Name: Kemar Lawrence
Club: Harbour View
Nicknamed ‘Taxi’, seemingly for his penchant for marauding up and down the left channel, Kemar Lawrence has proved valuable member of the Harbour View’s rearguard since his move in 2007. The left-back has been one of the brightest defenders in the Jamaican Premier League for the past several seasons and his work is beginning to earn recognition from national boss, Winfried Schäfer.
Lawrence made his debut for Jamaica in November last year, ironically against Trinidad and Rundell Winchester. He has been called up as the main left-back for The Reggae Boyz’s batch of friendlies over the coming days, and provided the assist for Michael Seaton’s goal against Serbia in the first of their friendlies on Monday night. With the Caribbean Cup coming up later this year, then the Copa America, Gold Cup and 2018 World Cup qualifying, Lawrence looks set to hold down his spot for the foreseeable future. The 21-year-old is under no real competition for the position and is yet to put a foot wrong in the yellow colours of Jamaica.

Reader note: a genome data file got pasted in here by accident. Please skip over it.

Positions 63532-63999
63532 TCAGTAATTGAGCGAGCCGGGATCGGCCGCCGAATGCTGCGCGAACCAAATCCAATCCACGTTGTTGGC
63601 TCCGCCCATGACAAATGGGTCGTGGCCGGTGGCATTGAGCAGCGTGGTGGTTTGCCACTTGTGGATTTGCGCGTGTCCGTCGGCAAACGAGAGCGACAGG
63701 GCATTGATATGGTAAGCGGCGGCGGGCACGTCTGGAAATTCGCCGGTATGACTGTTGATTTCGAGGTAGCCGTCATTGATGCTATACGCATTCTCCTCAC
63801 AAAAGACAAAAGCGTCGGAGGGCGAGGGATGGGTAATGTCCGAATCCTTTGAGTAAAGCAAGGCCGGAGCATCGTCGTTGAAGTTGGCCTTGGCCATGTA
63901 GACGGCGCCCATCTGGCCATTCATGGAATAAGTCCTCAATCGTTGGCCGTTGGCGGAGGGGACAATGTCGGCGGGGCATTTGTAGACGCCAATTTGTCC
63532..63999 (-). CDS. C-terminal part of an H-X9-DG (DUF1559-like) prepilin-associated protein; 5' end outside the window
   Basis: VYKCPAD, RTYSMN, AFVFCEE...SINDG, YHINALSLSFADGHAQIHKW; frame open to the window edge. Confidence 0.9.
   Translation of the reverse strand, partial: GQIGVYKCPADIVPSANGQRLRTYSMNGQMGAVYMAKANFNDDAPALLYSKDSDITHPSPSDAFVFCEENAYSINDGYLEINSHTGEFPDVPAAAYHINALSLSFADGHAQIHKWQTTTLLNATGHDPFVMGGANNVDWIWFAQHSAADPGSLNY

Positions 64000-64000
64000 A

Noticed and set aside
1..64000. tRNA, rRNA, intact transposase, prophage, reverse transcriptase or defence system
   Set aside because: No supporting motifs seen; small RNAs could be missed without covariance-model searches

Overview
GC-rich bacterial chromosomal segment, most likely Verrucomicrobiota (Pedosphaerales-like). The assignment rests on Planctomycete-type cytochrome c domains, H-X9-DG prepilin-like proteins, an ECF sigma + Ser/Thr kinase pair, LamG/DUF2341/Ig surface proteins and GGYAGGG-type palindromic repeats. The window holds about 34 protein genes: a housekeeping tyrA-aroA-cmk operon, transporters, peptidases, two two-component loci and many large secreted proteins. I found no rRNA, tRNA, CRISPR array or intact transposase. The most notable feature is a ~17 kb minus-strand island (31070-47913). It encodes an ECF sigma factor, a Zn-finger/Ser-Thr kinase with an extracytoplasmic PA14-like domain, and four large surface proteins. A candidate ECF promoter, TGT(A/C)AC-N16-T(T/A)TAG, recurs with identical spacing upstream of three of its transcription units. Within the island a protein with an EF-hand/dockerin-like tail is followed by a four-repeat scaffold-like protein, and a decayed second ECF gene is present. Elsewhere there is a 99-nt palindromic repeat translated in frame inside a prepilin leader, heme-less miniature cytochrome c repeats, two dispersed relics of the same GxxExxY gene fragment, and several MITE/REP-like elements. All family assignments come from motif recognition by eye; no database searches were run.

A relatively short, but speedy operator, Lawrence’s stocky build helps him come out on top in challenges and cover both the forward and backward areas of the left flank. He loves attacking as much as defending, as exemplified in the Serbia friendly as he found himself high up the pitch and Jamaica’s goal derived from his composure and pinpoint cross. In the Jamaican Premier League, though, the intensity of play is a lot slower than he is used to internationally. It will be interesting to see how Lawrence copes against upcoming World Cup opponents such as Switzerland and France, teams accustomed to high tempo and sharp transitions.
For now, the man called ‘Taxi’ is deservedly picking up the plaudits.
Name: Dimitrie Apai
Club: W Connection